In a stunning upset that sent the crowd roaring, Rich Strike won the 148th running of the Kentucky Derby at Churchill Downs in Louisville, Kentucky, on Saturday.
The horse entered the race at 80-1 odds – the biggest long-shot in the 20-horse field. Rich Strike began the derby week as an alternate and wasn’t added to the field until Friday, when another horse pulled out of the race.
“We came here on a prayer,” trainer Eric Reed said during a news conference after the race. “Anybody that’s in this business, lightning can strike.”
As the horses entered the final stretch of the race, Rich Strike was in the middle of the pack but surged past front-runners and betting favorites Epicenter and Zandon in the final seconds of the race.
Epicenter and Zandon finished in second and third place, respectively.
Reed said his team went to Louisville a few days before the derby, while still on alternate status, to prepare for the possible scenario that the horse would be in the race. Rich Strike began training “against all odds, nobody thought we could get in,” Reed said.
On Friday, a day before the race, officials announced another horse, Ethereal Road, was out and Rich Strike was in.
“I couldn’t even breathe,” Reed said.
“This is … the reason everybody does this. Cause we’re not supposed to be here, but I knew this horse loved the track and he’s been training so good all year,” he said after the race. This is Reed’s first winning horse in the derby.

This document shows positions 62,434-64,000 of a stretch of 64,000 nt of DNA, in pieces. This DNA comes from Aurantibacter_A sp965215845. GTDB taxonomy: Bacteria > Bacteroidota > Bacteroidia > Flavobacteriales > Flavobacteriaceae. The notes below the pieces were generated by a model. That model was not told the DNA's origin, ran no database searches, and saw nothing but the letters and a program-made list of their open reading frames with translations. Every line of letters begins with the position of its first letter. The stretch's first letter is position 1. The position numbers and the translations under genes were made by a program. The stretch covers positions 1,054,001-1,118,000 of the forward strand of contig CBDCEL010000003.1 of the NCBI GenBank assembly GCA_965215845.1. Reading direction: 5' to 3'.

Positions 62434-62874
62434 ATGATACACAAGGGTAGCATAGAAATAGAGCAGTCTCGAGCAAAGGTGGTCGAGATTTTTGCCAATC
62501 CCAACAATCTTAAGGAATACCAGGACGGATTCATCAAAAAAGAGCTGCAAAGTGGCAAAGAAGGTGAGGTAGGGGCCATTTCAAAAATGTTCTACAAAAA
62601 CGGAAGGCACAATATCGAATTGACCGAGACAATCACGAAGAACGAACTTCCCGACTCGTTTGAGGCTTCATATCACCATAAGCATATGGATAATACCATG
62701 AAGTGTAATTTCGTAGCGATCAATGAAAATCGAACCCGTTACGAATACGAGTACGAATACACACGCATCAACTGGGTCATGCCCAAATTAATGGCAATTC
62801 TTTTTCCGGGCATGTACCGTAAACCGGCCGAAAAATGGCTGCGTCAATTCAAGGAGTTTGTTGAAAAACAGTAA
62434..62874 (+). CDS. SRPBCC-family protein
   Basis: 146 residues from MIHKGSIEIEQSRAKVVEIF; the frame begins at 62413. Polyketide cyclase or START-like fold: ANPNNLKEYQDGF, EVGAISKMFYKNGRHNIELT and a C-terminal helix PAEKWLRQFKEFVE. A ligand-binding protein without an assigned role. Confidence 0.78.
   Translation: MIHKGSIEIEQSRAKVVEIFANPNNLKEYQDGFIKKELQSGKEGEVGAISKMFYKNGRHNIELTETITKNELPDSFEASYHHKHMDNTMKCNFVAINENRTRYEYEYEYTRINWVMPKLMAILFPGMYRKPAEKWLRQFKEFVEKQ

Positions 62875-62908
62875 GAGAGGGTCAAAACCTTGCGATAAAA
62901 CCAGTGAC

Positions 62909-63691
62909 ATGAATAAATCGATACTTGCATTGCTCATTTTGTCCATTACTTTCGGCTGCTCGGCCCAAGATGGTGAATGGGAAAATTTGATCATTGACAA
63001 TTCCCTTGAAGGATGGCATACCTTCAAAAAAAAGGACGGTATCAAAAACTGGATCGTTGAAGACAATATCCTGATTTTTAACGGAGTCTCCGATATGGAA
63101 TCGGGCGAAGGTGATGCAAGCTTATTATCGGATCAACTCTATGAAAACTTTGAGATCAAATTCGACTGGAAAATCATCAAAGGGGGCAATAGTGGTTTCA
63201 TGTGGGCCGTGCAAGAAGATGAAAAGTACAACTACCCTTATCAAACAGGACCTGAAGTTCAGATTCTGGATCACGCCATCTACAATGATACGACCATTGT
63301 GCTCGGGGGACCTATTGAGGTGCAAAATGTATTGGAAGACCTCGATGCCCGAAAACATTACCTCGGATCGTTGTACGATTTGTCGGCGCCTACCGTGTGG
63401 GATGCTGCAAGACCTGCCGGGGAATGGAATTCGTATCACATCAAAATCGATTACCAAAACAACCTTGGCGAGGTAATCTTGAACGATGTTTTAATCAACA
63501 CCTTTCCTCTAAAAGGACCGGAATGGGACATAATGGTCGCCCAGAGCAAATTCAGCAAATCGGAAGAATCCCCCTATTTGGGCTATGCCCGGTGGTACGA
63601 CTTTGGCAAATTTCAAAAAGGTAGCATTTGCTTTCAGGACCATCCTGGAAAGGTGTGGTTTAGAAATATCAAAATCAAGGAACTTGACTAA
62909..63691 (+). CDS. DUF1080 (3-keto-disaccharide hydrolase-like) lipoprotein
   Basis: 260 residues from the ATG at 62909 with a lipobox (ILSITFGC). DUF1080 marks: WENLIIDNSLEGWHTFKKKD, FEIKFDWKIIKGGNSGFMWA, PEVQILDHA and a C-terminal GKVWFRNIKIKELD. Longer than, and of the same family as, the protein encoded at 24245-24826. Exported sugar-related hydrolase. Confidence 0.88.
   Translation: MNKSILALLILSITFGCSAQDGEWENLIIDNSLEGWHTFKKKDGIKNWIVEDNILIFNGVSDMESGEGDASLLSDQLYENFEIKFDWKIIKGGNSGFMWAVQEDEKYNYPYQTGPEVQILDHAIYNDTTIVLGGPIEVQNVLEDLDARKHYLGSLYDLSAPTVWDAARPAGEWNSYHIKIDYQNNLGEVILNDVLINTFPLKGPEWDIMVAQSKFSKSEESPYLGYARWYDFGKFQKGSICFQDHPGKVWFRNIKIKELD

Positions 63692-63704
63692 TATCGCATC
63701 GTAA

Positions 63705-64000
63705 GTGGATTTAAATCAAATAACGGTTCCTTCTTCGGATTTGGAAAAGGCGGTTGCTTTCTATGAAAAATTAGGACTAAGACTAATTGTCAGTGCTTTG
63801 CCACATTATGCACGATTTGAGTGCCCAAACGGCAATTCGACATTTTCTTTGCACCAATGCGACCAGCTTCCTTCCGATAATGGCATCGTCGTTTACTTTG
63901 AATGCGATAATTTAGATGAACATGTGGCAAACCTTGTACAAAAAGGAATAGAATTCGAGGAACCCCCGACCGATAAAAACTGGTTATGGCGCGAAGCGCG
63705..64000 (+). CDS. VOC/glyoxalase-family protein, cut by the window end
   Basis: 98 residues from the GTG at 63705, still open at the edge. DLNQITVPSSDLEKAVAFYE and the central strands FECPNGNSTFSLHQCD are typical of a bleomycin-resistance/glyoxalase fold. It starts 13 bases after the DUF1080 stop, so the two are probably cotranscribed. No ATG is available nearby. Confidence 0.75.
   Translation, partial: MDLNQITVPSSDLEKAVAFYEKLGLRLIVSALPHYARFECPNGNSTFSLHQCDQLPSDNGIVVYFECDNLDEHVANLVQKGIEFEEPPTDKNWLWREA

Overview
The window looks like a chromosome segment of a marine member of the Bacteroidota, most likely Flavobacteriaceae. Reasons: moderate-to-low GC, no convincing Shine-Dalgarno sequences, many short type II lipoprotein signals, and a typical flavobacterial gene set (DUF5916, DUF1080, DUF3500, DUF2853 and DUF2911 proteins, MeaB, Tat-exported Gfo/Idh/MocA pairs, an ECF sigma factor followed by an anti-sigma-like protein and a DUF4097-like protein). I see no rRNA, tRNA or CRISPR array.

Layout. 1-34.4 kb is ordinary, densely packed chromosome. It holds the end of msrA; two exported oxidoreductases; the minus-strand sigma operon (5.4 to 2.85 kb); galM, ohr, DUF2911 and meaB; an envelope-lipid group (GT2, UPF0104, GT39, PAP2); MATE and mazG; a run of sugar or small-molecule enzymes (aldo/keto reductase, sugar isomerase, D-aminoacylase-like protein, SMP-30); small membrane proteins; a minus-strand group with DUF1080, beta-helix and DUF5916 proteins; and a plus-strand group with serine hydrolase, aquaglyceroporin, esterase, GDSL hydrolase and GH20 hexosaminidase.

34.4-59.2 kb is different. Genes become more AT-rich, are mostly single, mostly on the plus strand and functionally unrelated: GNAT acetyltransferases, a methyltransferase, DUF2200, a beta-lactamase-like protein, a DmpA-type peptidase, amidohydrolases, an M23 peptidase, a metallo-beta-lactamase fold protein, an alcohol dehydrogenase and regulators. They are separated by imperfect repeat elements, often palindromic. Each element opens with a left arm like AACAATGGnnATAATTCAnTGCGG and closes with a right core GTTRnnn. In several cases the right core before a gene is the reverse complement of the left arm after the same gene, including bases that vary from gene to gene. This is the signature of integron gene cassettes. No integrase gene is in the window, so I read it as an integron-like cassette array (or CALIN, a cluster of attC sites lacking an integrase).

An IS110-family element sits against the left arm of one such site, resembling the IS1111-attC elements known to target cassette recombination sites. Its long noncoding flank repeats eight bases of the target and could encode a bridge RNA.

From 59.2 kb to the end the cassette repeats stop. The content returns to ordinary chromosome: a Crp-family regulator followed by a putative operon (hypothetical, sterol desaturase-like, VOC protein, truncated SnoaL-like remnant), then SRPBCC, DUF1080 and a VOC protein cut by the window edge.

Venezuelan jockey Sonny Leon, riding in his first Kentucky Derby, drove Rich Strike to the surprise victory and the $1.86 million winner’s purse.
“I was excited,” Leon said about his emotions before the race. “Nobody knows my horse like I know that horse.”
Rich Strike is owned by RED TR-Racing, LLC, according to the derby’s website.
Dubbed the “Greatest Two Minutes in Sports” – a nod to its approximate run time – the Derby is the first race in US horse racing’s coveted Triple Crown, which also includes the Preakness Stakes and the Belmont Stakes.
The next leg of the Triple Crown will be run in Baltimore, Maryland, on May 21.
The competition was wide-open this year without trainer Bob Baffert, who was banned from Churchill Downs for two years after Medina Spirit, who crossed the finish line first last year, later tested positive for a banned substance. Medina Spirit died unexpectedly in December.
Baffert claimed an ointment used to treat dermatitis may have caused the positive test.
The initial runner-up in that race, Mandaloun, was announced the winner.